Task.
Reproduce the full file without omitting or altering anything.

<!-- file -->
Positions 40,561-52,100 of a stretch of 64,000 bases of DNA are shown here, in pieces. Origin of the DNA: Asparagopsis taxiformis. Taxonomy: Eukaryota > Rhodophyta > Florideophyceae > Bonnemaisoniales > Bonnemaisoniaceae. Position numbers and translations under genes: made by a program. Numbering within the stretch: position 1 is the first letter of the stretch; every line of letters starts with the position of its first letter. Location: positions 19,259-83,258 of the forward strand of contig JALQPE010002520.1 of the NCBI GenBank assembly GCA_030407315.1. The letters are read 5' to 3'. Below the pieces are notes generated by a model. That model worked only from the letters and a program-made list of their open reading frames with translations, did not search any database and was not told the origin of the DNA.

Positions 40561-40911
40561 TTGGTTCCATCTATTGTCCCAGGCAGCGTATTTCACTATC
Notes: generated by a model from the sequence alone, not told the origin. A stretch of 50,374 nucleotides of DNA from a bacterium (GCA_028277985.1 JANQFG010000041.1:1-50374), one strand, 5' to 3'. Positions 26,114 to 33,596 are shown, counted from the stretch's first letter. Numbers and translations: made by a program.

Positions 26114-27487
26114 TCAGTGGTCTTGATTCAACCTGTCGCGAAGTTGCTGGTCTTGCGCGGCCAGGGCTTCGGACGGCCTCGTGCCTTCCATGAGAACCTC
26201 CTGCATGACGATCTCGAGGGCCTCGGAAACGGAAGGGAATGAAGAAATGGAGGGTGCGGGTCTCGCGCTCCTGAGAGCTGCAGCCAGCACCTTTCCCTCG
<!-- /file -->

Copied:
Positions 40,561-52,100 of a stretch of 64,000 bases of DNA are shown here, in pieces. Origin of the DNA: Asparagopsis taxiformis. Taxonomy: Eukaryota > Rhodophyta > Florideophyceae > Bonnemaisoniales > Bonnemaisoniaceae. Position numbers and translations under genes: made by a program. Numbering within the stretch: position 1 is the first letter of the stretch; every line of letters starts with the position of its first letter. Location: positions 19,259-83,258 of the forward strand of contig JALQPE010002520.1 of the NCBI GenBank assembly GCA_030407315.1. The letters are read 5' to 3'. Below the pieces are notes generated by a model. That model worked only from the letters and a program-made list of their open reading frames with translations, did not search any database and was not told the origin of the DNA.

Positions 40561-40911
40561 TTGGTTCCATCTATTGTCCCAGGCAGCGTATTTCACTATC
Notes: generated by a model from the sequence alone, not told the origin. A stretch of 50,374 nucleotides of DNA from a bacterium (GCA_028277985.1 JANQFG010000041.1:1-50374), one strand, 5' to 3'. Positions 26,114 to 33,596 are shown, counted from the stretch's first letter. Numbers and translations: made by a program.

Positions 26114-27487
26114 TCAGTGGTCTTGATTCAACCTGTCGCGAAGTTGCTGGTCTTGCGCGGCCAGGGCTTCGGACGGCCTCGTGCCTTCCATGAGAACCTC
26201 CTGCATGACGATCTCGAGGGCCTCGGAAACGGAAGGGAATGAAGAAATGGAGGGTGCGGGTCTCGCGCTCCTGAGAGCTGCAGCCAGCACCTTTCCCTCG